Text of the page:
Badgers Burned by Refs

Tyler Sloan, Editor in Chief

There are few aspects of sporting events as frustrating as a bad referee call that changes the outcome of a crucial game. The University of Wisconsin Badgers men’s basketball team is now all too familiar with this annoyance following a close 68–63 loss to the Duke University Blue Devils in the NCAA Division I Championship. After the dramatic conclusion to March Madness, sports news outlets flooded with a slow-motion video of a play that sparked controversy and potentially cost Wisconsin the national title.

With just one minute and 26 seconds left in the final quarter of the year, the ball flew out of bounds off the hands of the Badger’s Bronson Koenig and forced a turnover — or did it graze the fingertips of the Blue Devil’s Justise Winslow? This has been the source of debate for avid college basketball followers. As the video continues circulating, the general consensus has been that Winslow’s fingertips very clearly skimmed the ball before it went out of bounds. However, after a rushed evaluation of the play, the referees awarded Duke possession, and Tyus Jones proceeded to sink a three-pointer to extend the Blue Devil’s lead to eight points. There is no way to know if this play would have changed the outcome of the game, but that is precisely the reason for frustration.

Many sports fans have hoped that in an era of instant replay and high-tech equipment, bad calls would become a thing of the past. Clearly, these followers have their doubts now. A team of four referees reviewed the play for two minutes, watching instant replays and consulting analysts, but somehow came to a different conclusion than almost everyone else watching the game — including the NCAA Supervisor of Officials John Adams. In an interview with SiriusXM College Sports on Tuesday, Adams only added fuel to the fire with one of the most absurd statements made by someone who is supposed to be monitoring the officials who hold the power to make or break a game.

“I saw it after they had left the monitor and actually thought about: Is it in my prerogative to get up, run over to the table, buzz the buzzer and tell them to come back and look?” Adams said. “That’s how critical I thought the play was, and concluded that this is a job for the guys on the floor and I’ve never done this before, why would I do it tonight and perhaps change the balance of the game?”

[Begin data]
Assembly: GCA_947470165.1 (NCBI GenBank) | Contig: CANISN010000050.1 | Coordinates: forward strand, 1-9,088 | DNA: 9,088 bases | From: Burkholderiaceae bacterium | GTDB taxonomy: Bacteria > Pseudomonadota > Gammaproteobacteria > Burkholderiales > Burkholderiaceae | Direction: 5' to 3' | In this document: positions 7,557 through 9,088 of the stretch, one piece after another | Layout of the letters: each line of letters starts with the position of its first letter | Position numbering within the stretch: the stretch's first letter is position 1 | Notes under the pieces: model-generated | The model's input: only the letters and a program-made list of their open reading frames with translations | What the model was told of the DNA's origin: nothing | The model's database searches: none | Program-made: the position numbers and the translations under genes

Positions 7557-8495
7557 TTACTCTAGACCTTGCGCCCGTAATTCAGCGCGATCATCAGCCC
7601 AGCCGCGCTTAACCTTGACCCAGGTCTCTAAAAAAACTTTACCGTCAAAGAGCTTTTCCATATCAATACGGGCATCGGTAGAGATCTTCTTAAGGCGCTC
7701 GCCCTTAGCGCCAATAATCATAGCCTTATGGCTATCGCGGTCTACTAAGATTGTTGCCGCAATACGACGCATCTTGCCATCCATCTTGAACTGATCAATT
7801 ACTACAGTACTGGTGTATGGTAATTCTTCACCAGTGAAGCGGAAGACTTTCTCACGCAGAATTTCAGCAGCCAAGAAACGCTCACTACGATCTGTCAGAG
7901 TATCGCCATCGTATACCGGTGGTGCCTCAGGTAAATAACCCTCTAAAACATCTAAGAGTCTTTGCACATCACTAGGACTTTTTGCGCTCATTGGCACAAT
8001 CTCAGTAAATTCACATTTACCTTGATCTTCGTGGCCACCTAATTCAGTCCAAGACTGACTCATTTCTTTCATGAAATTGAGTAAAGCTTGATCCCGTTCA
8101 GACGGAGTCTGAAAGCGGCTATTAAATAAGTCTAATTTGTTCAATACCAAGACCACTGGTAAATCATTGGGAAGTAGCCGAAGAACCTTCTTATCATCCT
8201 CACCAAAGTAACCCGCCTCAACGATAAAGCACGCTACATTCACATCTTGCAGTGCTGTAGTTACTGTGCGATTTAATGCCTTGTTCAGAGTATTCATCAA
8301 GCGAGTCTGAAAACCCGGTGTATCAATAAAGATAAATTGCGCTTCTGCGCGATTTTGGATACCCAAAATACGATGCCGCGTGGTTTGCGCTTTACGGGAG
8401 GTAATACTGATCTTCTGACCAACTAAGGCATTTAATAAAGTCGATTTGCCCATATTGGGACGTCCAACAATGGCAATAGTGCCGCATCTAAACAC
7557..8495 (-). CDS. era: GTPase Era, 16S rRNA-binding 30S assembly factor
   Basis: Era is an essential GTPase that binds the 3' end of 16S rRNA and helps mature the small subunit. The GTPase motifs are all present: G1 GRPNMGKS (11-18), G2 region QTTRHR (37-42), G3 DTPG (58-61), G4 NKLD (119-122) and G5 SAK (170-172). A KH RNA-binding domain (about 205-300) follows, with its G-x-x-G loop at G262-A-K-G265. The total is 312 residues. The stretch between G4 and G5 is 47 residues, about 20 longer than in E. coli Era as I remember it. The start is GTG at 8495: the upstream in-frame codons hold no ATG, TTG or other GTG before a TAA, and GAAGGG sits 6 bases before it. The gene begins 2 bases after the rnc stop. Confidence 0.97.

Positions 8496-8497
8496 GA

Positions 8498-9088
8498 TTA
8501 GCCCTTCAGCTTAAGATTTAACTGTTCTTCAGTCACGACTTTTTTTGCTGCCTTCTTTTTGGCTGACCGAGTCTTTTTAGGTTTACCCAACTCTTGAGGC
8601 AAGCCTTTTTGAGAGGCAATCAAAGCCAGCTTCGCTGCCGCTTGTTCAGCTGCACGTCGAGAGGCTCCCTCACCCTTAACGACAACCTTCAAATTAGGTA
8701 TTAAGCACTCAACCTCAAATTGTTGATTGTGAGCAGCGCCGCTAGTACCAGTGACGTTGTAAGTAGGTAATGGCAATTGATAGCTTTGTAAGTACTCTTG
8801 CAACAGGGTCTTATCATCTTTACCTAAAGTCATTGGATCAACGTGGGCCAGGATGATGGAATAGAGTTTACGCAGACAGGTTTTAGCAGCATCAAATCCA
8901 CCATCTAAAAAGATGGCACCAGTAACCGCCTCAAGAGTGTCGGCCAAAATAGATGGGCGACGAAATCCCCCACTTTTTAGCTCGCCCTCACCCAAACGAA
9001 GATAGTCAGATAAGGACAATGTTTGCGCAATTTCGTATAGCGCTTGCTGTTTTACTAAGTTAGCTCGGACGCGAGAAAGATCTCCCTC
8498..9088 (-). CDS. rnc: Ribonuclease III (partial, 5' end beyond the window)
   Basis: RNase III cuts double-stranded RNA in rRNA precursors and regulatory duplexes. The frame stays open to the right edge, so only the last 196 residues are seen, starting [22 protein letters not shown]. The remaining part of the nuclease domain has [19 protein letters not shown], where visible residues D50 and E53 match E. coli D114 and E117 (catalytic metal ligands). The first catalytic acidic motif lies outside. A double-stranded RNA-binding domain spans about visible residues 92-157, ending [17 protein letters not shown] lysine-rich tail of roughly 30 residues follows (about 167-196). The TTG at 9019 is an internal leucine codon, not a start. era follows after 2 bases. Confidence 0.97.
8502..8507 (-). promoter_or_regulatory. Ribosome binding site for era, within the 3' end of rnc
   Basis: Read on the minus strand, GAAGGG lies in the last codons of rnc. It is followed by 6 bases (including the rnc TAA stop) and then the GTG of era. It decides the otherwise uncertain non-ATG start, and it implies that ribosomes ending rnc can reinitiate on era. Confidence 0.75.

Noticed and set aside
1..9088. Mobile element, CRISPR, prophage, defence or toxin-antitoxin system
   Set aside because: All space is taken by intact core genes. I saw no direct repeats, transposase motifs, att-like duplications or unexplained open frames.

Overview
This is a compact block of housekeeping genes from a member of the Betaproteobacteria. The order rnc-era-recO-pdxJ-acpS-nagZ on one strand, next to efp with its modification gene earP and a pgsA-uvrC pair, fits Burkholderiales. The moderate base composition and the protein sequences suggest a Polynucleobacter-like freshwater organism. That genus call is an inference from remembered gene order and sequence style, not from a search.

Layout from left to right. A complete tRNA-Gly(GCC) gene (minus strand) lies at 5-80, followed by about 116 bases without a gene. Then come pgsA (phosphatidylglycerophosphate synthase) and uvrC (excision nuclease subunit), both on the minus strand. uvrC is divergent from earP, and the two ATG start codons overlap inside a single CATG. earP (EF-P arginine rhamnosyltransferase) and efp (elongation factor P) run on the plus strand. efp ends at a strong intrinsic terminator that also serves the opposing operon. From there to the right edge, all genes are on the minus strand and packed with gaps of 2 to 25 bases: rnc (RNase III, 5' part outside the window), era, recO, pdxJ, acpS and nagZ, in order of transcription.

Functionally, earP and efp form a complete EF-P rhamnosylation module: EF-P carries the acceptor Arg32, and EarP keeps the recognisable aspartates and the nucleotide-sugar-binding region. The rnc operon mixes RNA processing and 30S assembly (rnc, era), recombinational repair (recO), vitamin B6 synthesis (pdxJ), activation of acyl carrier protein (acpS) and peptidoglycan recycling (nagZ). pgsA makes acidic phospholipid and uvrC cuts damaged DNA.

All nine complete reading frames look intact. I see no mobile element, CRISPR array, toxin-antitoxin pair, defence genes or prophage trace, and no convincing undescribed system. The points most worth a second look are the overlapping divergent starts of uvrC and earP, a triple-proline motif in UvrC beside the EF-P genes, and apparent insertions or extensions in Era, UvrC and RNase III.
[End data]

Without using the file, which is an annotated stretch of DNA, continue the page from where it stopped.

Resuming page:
Adams also said in the same interview that officials did not see the same angle of the play that viewers around the country did. This statement was later corrected on Wednesday in an interview between ESPN and NCAA Vice President Dan Gavitt, who said that officials did indeed see the same footage that was being simultaneously broadcasted. In their attempts to restore fans’ trust in the officiating calls being made about their beloved teams, Gavitt and Adams both failed miserably.

Of course, there are those rare calls that could go either way, even with instant replay and a team of analysts. Those 50–50 decisions are part of the nature of playing a sport, and as an athlete you learn to roll with the punches most of the time. But when a national title is on the line and over 28 million people are watching, the officials and analysts need to be willing to take the necessary time to make the right call. Otherwise, teams like Wisconsin will always be left wondering, “What if?”